Facebook edges towards digital currency with rebranded wallet

Facebook has renamed its digital wallet Novi as it takes another incremental step forward with its Libra digital currency.

Despite there being much criticism and scepticism surrounding the ability of Facebook (or whether it should be allowed) to run a digital currency, the team has been taking tentative steps towards the launch.

Announced to much fanfare in 2019, Facebook lead a coalition of companies in an attempt to create a new digital currency which would be anchored to commodities to prevent volatility. It certainly seemed like a positive idea, but Facebook’s track record on privacy and data protection tarnished ambitions. Partners dropped out, regulators cast doubt on the operations and ambitions were scaled back.

Against the odds, the Libra digital currency survived, and the team persevered in a much more low-profile manner.

In April this year, the Libra Association announced it had entered into the first stage payment system licensing process, but the digital currency would be pegged to local currencies. It adds more stability but removes flexibility for the team. The creation of a new digital wallet is the next step in making the currency a commercial reality.

“Today, we’re excited to introduce Novi – the new name and brand for the digital wallet that will help people send and hold Libra digital currencies,” said David Marcus, Head of Novi at Facebook.

“While we’ve changed our name from Calibra, we haven’t changed our long-term commitment to helping people around the world access affordable financial services. Whether you’re sending money home to support the family members who supported you, or you’re receiving money from your friends no matter where they are, the Novi wallet will make money work better for everyone.”

Some might wonder why Facebook is interested in digital currencies, and while there are of course many reasons, there are two which we think are most important.

Firstly, why not?

Facebook is a company which likes making money, and when there is an opportunity to make money, why shouldn’t it try. Entering into the financial services market would diversify revenues to create a healthier business. Every organisation wants to branch out into new areas, these are capitalist organisations after all.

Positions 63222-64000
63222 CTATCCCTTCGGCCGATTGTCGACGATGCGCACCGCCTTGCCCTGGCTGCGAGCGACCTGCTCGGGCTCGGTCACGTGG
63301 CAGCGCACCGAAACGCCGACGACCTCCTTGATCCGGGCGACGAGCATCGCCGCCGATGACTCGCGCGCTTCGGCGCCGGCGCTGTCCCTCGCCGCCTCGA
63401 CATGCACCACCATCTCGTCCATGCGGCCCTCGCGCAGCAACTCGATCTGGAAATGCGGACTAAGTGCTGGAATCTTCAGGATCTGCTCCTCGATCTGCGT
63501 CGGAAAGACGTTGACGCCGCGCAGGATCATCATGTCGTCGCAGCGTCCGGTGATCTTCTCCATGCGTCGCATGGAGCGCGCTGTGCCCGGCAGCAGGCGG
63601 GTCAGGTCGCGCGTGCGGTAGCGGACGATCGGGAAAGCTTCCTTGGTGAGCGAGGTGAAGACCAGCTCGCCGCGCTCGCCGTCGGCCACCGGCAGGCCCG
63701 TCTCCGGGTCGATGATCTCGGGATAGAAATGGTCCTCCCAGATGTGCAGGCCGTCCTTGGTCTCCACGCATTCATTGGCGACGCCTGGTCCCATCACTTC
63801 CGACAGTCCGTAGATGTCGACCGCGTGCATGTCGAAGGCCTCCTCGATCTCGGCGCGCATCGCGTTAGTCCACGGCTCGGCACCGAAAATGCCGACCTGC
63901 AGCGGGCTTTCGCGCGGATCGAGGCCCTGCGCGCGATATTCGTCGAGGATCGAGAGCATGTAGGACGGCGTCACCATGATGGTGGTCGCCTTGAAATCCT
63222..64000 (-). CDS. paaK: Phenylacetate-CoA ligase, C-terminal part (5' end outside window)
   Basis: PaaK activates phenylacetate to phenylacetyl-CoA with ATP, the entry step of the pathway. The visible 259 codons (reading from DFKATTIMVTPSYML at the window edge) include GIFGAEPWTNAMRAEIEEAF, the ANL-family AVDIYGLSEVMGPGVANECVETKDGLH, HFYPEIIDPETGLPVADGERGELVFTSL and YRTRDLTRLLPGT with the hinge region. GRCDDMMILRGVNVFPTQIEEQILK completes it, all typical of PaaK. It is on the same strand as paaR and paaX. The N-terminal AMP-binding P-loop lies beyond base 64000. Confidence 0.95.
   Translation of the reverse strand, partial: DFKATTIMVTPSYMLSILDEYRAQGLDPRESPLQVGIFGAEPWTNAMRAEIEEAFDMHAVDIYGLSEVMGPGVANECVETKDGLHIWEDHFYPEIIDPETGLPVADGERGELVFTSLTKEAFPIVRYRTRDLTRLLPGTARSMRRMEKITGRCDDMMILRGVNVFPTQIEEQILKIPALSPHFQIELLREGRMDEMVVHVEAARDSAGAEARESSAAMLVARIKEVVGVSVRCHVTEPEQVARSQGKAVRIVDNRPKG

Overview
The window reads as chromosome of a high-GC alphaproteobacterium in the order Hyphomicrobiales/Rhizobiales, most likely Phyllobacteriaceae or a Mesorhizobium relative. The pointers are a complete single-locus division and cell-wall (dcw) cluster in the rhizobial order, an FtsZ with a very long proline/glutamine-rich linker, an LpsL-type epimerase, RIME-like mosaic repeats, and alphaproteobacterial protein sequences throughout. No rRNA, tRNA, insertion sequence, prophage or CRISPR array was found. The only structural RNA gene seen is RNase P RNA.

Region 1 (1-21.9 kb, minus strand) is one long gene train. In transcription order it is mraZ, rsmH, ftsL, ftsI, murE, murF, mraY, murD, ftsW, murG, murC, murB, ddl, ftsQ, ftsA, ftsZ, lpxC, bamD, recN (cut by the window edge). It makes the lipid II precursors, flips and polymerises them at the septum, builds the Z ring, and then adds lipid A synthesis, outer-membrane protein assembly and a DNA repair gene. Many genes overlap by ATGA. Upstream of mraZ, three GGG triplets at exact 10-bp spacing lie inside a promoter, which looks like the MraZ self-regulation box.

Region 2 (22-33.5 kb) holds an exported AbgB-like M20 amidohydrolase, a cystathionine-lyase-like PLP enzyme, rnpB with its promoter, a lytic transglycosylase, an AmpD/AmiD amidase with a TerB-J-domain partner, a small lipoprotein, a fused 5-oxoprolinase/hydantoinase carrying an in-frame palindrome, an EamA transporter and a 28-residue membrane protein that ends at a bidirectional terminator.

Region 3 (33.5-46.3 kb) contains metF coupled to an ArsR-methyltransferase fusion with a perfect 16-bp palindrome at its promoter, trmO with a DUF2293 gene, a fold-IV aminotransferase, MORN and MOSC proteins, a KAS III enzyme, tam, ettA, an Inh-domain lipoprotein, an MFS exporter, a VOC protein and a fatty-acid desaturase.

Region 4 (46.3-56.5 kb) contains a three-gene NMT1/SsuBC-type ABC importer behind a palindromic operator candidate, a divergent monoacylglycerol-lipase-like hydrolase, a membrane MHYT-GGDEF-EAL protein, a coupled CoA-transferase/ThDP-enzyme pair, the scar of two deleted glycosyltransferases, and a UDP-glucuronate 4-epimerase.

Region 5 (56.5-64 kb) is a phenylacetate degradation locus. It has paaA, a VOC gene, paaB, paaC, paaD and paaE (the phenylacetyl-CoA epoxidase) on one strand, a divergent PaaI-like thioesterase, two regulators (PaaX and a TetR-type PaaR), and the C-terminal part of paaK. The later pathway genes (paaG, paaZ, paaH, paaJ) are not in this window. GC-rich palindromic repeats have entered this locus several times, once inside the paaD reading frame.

Secondly, it adds more opportunity for the social media platform.

With Western markets largely reaching saturation point for advertising on Facebook’s core social media platform, new revenues will have to be sought from new regions. Some of those were there is potential lack traditional banking infrastructure. If they have access to digital infrastructure however, the introduction of digital currency means Facebook can make money off these users without traditional banking facilities.

The Libra mission is gradually making progress, and while it might not be the biggest of celebrations from Facebook, perhaps that is the best strategy. Fanfare brought unwelcome attention last year, so maybe it is a better idea to quietly go about business and make a fuss when the ‘point of no return’ has been passed.

Libra Association distances itself from global digital currency

The Libra Association has entered into the first phase of the payment system licensing process, but its global plans have been replaced with several, localised stablecoins.

In what appears to be a decision to appease financial regulators, many of whom were concerned with the creation of a single digital currency via a largely unregulated sector, the Libra Association will now create several different stablecoins which are tied to currencies in different markets.

For example, one could be created in North America where the value of the coin is pinned against the US Dollar, while another could be created in Europe and tied to the Euro or the Pound Sterling. It dilutes the idea of a globalised digital currency, the vision of Facebook, and lessens the flexibility of the Association as there are more moving parts, but it will keep regulators happy.

There are still plans to launch a multi-currency Libra coin, which would perhaps be tied to a globalised commodity to stabilise pricing (oil or gold for instance), however the current position is certainly a step-down from the original idea.

The original concept, as envisioned by Facebook, was to create a single digital currency which would be specialised for digital communities, such as social media platforms. Not only would it tie more people into online marketplaces, but it would enable the likes of Facebook to reach out to customers who exist outside of traditional finance infrastructure.

Facebook’s core business model is relatively simple; attract users to the platform and serve ads. As users in some markets will have reached saturation point for the number of ads which can be served without negatively impacting experience, to continue financial growth in the long-term, new users would have to be added to the platform.

This commercial ambition to fuel further advertising campaigns explains why Facebook is interesting in enabling those who do not have bank accounts, but also explains why it is a driving force for the Telecom Infra Project (TIP). This is a community which is attempting to commoditise the development of connectivity infrastructure, therefore lowering the cost of network deployment. Both initiatives would bring more communities online, and subsequently, offering more eyeballs on social media sites.

This is not the end of the global digital currency project, though it is a dilution of the vision, which should not be particularly surprising. Although there are many wonderful promises in the blockchain-based payment system concept, this is a potentially revolutionary step for a very traditional industry, challenging the idea of monetary sovereignty. Completing this mission in one, giant step was always going to be somewhat of a challenge.

Vodafone snubs Libra in favour of M-Pesa

Vodafone has withdrawn from Facebook’s digital currency initiative Libra, as regulators and bureaucrats circle overhead.